- Paper Dust - Poorly made paper may contain lots of finings or paper dust that can accumulate over time in the paper path, leading to clogged pathways and gummed up rollers, leading to tray misfeeds, skewed prints and paper jams.
- Surface Quality is Uneven - Paper with poor density/thickness control can lead to poor image transfer to some areas of the paper, leading to image deletions.
- Poor Paper Formula/Incorrect Paper for Application - Poorly made paper or the incorrect paper for the printer (such as Inkjet paper) can lead to reduced component life, such as the drum, transfer belt, bias transfer rollers or fuser.
- Incorrectly Sized or Cut Media - Modern printing devices are fairly specific when it comes to paper size, poorly cut media that is too large, too small or cut unevenly within even a few millimeters can lead to paper jams, skewed prints or issues configuring the initial tray settings.
- Moisture levels within Media not well controlled during Production – Poor quality control when manufacturing paper can result in paper containing too much or too little moisture, which may result in warped or curly paper, leading to tray misfeeds, jams, poor fusing or Toner rub off.
There are multiple aspects of getting the best performance from a Xerox Device, such as:
- Print speed
- Print quality
Print speeds of a Xerox printer are measured in Pages Per Minute (ppm) using an industry standard print test page and printed single-sided on 16-28 lb/60-105 gsm 8.5 x 11" LEF (Long Edge Feed) paper. Heavier and/or larger paper stocks, paper orientation, duplex (double-sided) printing as well as increased document complexity, will increase printing time and slow print speeds down.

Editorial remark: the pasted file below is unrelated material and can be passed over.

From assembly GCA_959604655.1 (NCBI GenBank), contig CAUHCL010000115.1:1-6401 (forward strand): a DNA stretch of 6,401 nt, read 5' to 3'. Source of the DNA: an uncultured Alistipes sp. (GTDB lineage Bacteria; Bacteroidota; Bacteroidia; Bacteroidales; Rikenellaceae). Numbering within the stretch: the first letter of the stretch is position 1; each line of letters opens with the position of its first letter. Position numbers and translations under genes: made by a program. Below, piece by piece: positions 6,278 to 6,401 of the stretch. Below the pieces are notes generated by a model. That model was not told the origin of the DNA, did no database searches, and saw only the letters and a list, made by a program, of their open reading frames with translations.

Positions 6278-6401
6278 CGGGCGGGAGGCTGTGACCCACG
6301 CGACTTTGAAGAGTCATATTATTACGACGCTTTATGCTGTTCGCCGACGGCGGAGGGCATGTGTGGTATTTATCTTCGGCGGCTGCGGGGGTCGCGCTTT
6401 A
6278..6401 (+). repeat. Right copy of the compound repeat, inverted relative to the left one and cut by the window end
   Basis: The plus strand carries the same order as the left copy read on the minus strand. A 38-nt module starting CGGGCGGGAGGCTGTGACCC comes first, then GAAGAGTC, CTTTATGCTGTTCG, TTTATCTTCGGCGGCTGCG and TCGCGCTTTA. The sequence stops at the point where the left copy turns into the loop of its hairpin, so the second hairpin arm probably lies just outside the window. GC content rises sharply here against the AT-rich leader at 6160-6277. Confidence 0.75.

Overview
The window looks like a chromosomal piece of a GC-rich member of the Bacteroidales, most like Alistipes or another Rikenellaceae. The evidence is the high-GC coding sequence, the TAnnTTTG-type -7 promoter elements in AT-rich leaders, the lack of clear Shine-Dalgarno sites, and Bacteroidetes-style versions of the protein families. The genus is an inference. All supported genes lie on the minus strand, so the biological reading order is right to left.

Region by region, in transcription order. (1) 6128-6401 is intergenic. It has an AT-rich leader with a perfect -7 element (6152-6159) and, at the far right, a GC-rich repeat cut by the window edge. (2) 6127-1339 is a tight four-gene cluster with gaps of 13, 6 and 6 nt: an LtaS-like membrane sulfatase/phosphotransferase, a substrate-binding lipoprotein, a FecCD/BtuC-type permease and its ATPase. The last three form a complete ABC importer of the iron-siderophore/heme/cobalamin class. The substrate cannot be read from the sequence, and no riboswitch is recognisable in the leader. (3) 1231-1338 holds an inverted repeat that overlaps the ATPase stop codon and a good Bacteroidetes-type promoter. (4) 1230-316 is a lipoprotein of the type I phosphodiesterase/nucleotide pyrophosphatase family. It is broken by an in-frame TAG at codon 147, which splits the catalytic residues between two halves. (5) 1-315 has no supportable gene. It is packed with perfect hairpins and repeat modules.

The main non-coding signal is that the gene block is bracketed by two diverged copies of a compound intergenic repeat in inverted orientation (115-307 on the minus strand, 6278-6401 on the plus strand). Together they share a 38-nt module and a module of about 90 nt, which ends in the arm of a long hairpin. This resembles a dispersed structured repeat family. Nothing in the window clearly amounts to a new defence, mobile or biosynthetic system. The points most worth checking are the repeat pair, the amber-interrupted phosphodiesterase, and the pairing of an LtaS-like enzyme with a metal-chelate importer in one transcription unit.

Also, print resolution of a Xerox printer is measured using Dots Per Inch (dpi), with modern printers ranging between 1200 x 600 dpi up to 2400 x 1200 dpi. However, as the dots are small, the surface quality of the selected media is an important factor in the image quality output of the machine. Plain 20 lb/75 gsm paper, or uncoated cardstocks with rougher surfaces such as cover material, may have a surface that is unable to resolve the printers output resolution as well as smoother paper stocks can.
- Heavier paper is more resistant to bending around the paper path - As heavier media is thicker, it offers more resistance when being fed through the paper path of the printer. To adjust for this, the printer adjusts friction and feeds the paper slower to allow the paper to properly pass through the paper path without jamming. Tray settings that have the paper weight set too heavy incorrectly will take longer to print, and may also increase the instance of skewed prints, paper jams and misfeeds. Tray settings that are set too light will increase the likelihood of misfeeds, jams and possible damage to the printer.